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Kayla Perry has commented on (16) products.

Tampa by Alissa Nutting

Kayla Perry, July 20, 2013

I liked this book precisely because I hated it so much. The main character is a dreadful, vile human being with no compunction about manipulating people to her own selfish ends. At the end of the book I loathed her entirely; getting the opportunity to love hating a character is always satisfying.
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Torch (Vintage Contemporaries) by Cheryl Strayed
Torch (Vintage Contemporaries)

Kayla Perry, June 18, 2013

I love Cheryl Strayed's writing style. Even though there's only a couple central events it never feels like the novel meanders about with nothing to say; every word has a purpose. The language is poetic, the reactions are authentic. This is one of the best novels about grief I have read, hands down.
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The Borrower by Rebecca Makkai
The Borrower

Kayla Perry, March 21, 2013

I love the feeling when you get to the end of a book and you just feel this glowing satisfaction. Maybe there were a few stumbles along the way, plot points that could have been cleaned up and addressed, an ending that came together a little too cleanly, but I don't care, I liked it.

I liked it because it perfectly encapsulates the feeling of reading to escape and the fictions we tell ourselves so we can go through the business of living our lives. The surreal feeling of unreality throughout, the running away to nowhere, the realization we can only ever save ourselves...these are the things this book captures, immortalized in print for just a fleeting moment, a soul mate waiting to be discovered on a dorm room floor.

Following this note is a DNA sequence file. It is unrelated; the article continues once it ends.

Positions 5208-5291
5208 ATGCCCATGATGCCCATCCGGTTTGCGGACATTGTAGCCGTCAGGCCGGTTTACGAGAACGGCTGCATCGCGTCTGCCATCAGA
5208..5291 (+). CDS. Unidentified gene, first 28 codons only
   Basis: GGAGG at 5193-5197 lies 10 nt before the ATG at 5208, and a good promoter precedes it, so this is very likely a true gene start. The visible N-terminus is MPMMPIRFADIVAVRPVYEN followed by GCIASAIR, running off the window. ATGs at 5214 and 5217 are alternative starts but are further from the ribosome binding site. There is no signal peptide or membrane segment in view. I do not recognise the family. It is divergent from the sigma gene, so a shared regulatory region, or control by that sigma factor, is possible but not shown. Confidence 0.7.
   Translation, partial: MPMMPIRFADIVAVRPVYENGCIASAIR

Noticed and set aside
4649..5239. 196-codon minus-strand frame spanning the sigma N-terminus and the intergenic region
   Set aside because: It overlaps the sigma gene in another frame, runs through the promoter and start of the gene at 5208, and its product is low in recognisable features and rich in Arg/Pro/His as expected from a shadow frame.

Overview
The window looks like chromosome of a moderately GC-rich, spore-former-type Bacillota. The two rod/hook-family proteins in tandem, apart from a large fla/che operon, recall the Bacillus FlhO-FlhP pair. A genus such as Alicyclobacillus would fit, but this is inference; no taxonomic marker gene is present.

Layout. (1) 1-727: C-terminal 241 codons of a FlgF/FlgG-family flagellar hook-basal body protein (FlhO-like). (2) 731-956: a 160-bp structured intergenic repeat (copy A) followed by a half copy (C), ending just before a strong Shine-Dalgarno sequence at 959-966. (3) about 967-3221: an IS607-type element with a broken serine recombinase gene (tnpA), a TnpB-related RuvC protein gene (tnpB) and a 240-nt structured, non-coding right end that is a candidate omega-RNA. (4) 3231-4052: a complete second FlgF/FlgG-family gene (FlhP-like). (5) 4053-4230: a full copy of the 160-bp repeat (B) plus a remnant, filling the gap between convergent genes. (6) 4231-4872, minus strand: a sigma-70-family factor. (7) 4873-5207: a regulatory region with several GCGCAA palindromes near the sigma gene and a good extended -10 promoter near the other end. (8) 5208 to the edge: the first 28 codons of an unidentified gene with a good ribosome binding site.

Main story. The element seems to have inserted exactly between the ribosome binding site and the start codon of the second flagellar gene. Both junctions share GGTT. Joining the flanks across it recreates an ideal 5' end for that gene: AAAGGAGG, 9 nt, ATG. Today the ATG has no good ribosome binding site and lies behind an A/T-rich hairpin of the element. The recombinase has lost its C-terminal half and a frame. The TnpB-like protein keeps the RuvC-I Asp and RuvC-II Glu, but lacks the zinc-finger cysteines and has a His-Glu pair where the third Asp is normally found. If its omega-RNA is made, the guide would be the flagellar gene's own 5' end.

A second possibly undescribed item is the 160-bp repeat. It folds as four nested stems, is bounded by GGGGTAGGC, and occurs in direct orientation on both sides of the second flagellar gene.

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Wild: From Lost to Found on the Pacific Crest Trail by Cheryl Strayed
Wild: From Lost to Found on the Pacific Crest Trail

Kayla Perry, January 1, 2013

Reading this was almost like therapy, it had its ups and downs, some really high notes and some really dark places. I really relate to Strayed's emotional turmoil and she writes in such a way that I felt like I was an unseen observer, bobbing along on her trek down the PCT even though it was years ago. It really affected me in the best way possible in a time when I needed an imperfect hero to show me the way I'd lost, and I really cannot be grateful enough.

I actually live in Beaverton (right outside of Portland) and even worked at the bookstore she cites within its pages towards the very end, so I'm regretful that I didn't get a chance to see her in person to tell her how much I appreciated this book. There were actually times I stopped and held it to my chest, imagining for just the tiniest moment what it felt like to be sitting alone in the wilderness with nothing but a book and my memories as the smallest link to the outside world. I remember one time in particular after reading the Winston Churchill quote "Never, never, never give up" that I sat there and just absorbed the entire message of the book, the whole long, beautiful, complicated story that one human life can be.

That she was brave enough to share it in all its messy, meaningful glory was a real gift and is one that I will hold in my heart along with the other good books that have impacted me profoundly.

Thank you Cheryl.
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The Age of Miracles by Karen Thompson Walker
The Age of Miracles

Kayla Perry, August 13, 2012

What this book is: A story of the end of the world from the viewpoint of an eleven year-old girl who falls in love with a boy.

The Age of Miracles is a sweet, tender, painful look at how some things, like love and loneliness, stay the same even while the world is ending, or maybe, in spite of it.
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